Objectives: This study evaluated serum concentrations of soluble cell adhesion molecules in patients with gastric cancer and in healthy control subjects. Our objectives were to correlate these levels with clinicopathological features, established tumor markers, and patient survival, and to assess changes in serum levels of cell adhesion molecules after tumor surgery.
Methods: The serum concentrations of the adhesion molecules E-selectin, intercellular adhesion molecule-1 (ICAM-1), and vascular cell adhesion molecule-1 (VCAM-1) were investigated by ELISA in 57 gastric cancer patients, both before and 7 days after surgery, and in 47 healthy control subjects.
Results: Preoperative serum concentrations of ICAM-1 and VCAM-1 in gastric cancer patients were significantly higher when compared with those of healthy controls, whereas there were no differences regarding serum E-selectin levels. Serum levels of E-selectin, ICAM-1, and VCAM-1 correlated significantly with each other. There was a significant association between preoperative levels of all three adhesion molecules and disease stage, gastric wall invasion, lymph node involvement, and presence of distant metastases. Their concentrations decreased significantly after radical resection of the tumor, whereas they remained almost unchanged in patients with unresectable disease. Elevated preoperative serum levels of E-selectin, ICAM-1, and VCAM-1 levels were found in 24.6%, 33.3%, and 28.1% of patients, respectively. Elevated levels of all three molecules were significant prognostic factors for patient survival but not independent of disease stage.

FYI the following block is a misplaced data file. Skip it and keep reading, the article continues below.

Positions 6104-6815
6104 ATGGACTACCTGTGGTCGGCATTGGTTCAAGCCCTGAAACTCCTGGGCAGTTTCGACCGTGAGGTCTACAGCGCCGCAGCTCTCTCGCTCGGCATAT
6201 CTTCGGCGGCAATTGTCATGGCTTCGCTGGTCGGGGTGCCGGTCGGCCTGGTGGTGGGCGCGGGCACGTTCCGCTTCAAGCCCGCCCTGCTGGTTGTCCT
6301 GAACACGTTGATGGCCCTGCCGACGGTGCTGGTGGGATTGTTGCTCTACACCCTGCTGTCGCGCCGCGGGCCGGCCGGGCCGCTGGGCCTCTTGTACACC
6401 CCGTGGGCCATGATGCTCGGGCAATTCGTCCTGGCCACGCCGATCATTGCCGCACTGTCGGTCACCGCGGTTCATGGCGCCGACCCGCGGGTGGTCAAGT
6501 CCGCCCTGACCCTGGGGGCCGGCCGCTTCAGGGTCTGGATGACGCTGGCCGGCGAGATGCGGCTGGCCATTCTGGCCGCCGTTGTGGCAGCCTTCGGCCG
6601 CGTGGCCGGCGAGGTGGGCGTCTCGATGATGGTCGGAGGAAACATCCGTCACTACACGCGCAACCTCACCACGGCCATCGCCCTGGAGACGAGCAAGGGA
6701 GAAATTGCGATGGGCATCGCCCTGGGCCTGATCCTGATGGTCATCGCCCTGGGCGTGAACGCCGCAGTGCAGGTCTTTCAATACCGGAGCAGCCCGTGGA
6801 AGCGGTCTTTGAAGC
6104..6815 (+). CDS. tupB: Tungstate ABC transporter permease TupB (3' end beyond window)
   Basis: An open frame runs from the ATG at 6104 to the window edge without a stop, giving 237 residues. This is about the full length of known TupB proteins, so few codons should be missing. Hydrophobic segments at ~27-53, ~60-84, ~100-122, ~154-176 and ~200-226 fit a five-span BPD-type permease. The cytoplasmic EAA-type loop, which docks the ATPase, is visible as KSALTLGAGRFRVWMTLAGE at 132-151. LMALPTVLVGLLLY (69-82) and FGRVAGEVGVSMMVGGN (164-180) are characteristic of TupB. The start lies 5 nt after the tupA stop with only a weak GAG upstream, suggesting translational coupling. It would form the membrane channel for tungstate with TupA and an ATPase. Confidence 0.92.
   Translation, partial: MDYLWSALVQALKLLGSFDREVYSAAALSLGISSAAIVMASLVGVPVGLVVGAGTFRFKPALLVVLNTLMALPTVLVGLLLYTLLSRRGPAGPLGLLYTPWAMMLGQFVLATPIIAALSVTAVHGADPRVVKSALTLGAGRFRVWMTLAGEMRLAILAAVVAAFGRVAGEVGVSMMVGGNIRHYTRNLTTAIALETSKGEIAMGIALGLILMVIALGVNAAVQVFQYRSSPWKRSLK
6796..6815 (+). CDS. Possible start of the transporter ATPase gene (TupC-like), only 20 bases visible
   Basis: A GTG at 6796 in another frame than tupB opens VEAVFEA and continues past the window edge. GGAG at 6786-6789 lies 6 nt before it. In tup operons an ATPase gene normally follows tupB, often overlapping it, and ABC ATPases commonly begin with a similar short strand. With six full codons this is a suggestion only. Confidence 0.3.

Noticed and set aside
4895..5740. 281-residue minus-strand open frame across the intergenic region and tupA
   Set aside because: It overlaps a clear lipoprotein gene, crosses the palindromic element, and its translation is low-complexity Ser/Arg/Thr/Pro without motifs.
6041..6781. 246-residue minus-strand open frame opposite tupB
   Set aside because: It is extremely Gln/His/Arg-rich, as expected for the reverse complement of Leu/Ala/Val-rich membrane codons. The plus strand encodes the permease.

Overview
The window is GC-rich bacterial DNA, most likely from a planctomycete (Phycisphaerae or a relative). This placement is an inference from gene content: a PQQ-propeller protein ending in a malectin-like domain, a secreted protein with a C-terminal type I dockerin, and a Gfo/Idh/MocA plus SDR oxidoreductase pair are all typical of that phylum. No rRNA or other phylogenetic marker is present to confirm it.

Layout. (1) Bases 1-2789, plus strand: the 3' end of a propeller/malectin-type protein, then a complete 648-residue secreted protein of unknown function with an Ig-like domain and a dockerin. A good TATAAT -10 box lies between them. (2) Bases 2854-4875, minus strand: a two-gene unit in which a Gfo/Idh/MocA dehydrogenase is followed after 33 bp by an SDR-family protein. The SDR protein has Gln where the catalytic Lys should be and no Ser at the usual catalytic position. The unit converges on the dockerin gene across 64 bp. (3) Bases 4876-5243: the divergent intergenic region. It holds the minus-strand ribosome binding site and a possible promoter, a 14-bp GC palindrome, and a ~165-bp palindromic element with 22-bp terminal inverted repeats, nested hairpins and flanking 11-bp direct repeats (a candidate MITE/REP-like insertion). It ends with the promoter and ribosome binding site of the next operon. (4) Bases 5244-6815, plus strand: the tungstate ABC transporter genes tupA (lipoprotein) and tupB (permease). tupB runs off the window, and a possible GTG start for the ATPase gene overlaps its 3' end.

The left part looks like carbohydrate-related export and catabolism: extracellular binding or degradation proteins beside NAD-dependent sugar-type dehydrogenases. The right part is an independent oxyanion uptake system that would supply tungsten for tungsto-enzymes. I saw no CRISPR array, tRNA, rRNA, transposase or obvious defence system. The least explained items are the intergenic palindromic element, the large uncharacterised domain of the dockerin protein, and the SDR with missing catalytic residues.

Conclusions: These findings suggest that serum concentrations of E-selectin, ICAM-1, and VCAM-1 may reflect tumor progression and metastasis, and may be clinically useful.